From: Brian Murphy <brian.murphycs.tcd.ie>
Subject: English Affect Word-List
Query for this summary posted in LINGUIST Issue:
Regarding Query: http://linguistlist.org/issues/17/17-2582.html#1
First of all, thanks to all that contributed: Maite Taboada, Aubrey Nunes,
Nora Wiedenmann, Elena Bashir and Cynthia Girand.
Aubrey Nunes and Nora Wiedenmann pointed out phonological patterns in
English (e.g. shlep, slink) and German (e.g. Schlampe, Klampfe) that
correlate with negative connotations.
Maite Taboada pointed me to an online discussion group on the computational
treatment of sentiment/affect
(http://tech.groups.yahoo.com/group/SentimentAI/), which hosts several
hand-crafted lists, including her own, based on Martin and White's (2005)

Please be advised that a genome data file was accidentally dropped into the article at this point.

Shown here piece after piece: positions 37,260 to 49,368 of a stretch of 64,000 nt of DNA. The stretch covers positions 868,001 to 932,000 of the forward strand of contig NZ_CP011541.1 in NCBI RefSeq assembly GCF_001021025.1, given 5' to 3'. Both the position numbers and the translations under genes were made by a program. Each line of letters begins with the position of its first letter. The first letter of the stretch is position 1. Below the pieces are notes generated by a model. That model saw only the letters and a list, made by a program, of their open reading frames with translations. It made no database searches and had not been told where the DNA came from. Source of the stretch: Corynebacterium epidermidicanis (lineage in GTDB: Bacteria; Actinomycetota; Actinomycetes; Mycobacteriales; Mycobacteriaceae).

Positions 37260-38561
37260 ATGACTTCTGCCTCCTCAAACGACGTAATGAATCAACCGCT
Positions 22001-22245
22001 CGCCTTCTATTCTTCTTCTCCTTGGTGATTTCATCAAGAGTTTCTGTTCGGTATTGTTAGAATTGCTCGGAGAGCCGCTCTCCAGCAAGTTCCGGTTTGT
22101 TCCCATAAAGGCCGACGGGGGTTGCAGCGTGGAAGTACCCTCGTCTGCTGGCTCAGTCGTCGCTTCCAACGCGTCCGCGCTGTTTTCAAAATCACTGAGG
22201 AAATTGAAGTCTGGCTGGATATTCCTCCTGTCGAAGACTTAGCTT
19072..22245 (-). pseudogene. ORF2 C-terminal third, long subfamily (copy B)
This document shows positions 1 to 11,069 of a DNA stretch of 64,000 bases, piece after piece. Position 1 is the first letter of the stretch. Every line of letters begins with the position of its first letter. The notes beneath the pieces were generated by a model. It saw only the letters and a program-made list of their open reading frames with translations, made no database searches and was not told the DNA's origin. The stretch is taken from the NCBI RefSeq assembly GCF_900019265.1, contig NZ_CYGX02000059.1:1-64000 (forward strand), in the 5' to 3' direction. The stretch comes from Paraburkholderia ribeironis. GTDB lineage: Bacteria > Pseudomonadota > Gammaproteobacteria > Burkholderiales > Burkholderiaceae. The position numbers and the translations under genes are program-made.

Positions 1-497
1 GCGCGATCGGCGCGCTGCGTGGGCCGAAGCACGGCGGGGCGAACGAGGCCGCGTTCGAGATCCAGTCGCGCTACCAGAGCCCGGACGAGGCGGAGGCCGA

Appraisal framework (http://tech.groups.yahoo.com/group/SentimentAI/).
Cynthia Girand directed me Cynthia Whissel's Dictionary of Affect
(Laurentian University). This is the most comprehensive resource I have
found with more than 8000 English words. Each word has been experimentally
examined, and carries an average value for elicited human judgements of
pleasantness, activation and imagery. The dictionary is freely available
for non-commercial academic purposes.
Incidentally, I didn't make my purposes clear in the initial posting. I am
interested in argument structure realisation, and the fact that some
patterns involve advantage (e.g. beneficial ''for'' in English) or
disadvantage (e.g. the Chinese bei construction) to an event participant. I
am trying to establish the strength of these effects from corpus data.
Trinity College Dublin
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